Heathrow raises passenger numbers forecast amid flight chaos

The UK’s largest airport said it now expects 54.4 million passengers to travel through its terminals in 2022 as demand for foreign holidays rebounds.

Queues at Heathrow airport
Queues at Heathrow airport

Heathrow Airport has hiked its annual passenger forecast once again as demand ramps up for overseas travel.

The UK’s largest airport said it expects 54.4 million passengers to travel through its terminals, up by nearly 9 million on the guidance it gave in December.

This is just over two thirds (67%) of levels seen before the pandemic struck.

But the surge in demand for foreign holidays has seen airports such as Heathrow and Gatwick struggle to cope, with staff shortages leading to flights being cancelled, baggage handling problems and mammoth check-in queues.

Heathrow asked airlines on Monday to cut 10% of flights at two terminals in a move affecting about 5,000 passengers at Terminals 2 and 3 on about 30 flights.

Many holidaymakers have suffered long delays or cancelled flights in recent months, with the chaos affecting the recent half-term getaway over the Queen’s Platinum Jubilee weekend.

The boss of budget airline Ryanair warned travellers earlier this week that flight delays and cancellations will continue “right throughout the summer” as airports suffer amid staff shortages.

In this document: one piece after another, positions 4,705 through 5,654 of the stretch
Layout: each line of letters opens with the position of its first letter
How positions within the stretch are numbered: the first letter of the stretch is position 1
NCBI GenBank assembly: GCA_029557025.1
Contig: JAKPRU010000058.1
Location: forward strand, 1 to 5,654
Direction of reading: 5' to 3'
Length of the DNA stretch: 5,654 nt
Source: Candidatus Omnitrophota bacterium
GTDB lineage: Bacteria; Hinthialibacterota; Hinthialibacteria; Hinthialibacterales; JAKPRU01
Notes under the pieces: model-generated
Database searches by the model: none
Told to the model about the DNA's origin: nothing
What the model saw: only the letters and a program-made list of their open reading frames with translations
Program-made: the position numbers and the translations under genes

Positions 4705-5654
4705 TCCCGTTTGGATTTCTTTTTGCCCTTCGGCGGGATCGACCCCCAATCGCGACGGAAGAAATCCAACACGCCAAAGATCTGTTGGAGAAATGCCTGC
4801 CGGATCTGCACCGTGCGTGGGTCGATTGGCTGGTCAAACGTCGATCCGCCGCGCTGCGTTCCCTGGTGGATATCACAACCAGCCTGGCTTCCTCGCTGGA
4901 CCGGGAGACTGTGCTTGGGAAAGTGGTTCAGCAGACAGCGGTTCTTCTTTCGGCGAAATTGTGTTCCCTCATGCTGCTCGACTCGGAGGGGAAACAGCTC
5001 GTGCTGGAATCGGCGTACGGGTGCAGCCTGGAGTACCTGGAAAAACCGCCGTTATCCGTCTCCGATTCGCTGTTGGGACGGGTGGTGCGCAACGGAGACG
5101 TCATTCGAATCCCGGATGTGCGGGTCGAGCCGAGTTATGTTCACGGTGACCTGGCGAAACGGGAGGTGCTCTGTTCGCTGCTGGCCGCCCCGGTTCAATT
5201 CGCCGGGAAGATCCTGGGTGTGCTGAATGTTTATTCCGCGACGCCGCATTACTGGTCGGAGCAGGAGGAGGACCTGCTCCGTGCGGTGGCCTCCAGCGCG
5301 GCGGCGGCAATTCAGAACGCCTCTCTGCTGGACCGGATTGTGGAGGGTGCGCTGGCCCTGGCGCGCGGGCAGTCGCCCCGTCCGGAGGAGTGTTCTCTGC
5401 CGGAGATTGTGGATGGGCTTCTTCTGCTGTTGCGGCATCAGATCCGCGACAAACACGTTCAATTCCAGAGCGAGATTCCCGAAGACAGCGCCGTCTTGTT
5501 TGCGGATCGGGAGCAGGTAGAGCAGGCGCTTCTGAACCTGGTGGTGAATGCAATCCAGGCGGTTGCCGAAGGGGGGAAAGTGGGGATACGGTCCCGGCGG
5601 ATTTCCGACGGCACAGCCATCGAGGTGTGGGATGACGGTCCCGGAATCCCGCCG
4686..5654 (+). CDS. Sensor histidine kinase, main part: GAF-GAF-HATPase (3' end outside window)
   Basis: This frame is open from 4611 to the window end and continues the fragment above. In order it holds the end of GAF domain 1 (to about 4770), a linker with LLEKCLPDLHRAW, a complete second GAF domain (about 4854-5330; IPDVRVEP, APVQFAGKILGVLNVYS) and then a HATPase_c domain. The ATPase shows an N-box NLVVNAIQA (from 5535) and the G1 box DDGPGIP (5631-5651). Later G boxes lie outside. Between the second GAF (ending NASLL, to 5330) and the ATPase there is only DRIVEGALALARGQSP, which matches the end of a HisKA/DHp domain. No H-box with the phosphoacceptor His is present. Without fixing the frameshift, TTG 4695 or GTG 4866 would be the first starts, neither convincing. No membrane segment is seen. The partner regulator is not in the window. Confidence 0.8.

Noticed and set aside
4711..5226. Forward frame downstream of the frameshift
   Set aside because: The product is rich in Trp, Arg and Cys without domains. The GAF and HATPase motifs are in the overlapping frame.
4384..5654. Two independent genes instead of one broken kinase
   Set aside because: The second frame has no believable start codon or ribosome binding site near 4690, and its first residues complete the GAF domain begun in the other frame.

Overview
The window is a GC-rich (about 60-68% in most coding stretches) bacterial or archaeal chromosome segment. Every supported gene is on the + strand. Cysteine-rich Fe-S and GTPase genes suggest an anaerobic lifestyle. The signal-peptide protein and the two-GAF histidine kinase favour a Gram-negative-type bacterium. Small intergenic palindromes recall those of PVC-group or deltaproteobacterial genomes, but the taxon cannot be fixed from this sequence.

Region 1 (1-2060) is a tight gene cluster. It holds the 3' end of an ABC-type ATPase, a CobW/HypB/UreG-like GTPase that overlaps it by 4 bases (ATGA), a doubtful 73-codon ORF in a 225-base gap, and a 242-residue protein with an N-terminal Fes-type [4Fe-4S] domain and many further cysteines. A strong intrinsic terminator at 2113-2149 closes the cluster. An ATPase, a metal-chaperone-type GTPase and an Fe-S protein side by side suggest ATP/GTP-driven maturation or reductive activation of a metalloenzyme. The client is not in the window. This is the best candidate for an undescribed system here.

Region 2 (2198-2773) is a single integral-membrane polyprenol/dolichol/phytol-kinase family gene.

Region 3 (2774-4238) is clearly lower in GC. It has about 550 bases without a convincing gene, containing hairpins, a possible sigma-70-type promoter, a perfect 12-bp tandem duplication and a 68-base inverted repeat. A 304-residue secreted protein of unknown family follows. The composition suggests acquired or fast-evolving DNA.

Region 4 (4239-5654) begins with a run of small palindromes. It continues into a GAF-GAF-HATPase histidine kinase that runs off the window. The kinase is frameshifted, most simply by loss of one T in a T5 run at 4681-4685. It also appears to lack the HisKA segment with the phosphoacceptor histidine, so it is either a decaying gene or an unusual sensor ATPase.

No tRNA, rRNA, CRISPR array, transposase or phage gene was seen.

Heathrow’s latest forecasts show it is expecting a significant rise in passengers when compared with 2021, when restrictions were in place for much of the year.

An airport spokesperson said: “Following an extremely challenging two years, we have seen a steady traffic increase in 2022.

“20.1 million passengers travelled through Heathrow in the first five months.”

On the recent disruption, the spokesperson added: “While we rebuild capacity from the pandemic, resources remain tight, in line with other airports in the UK and Europe.

“We are working closely with airlines and ground handlers to match supply and demand.”

The passenger forecast upgrade marks the second in as many months for Heathrow.

Airlines have previously accused Heathrow of playing down the recovery of demand for flights as part of efforts to convince the Civil Aviation Authority (CAA) to allow it to raise fees further.

The regulator is in the final stages of setting a five-year cap on the airport’s charges.

Heathrow expects to remain loss-making through the year and does not forecast paying dividends to shareholders in 2022.

But it said in Thursday’s update that, given the higher passenger forecast, underlying earnings are expected to rise 257% to £1.37 billion in 2022, on revenues that are set to double to £2.6 billion.

It forecast that higher energy prices will send operating costs soaring by almost 50% to £1.2 billion this year.

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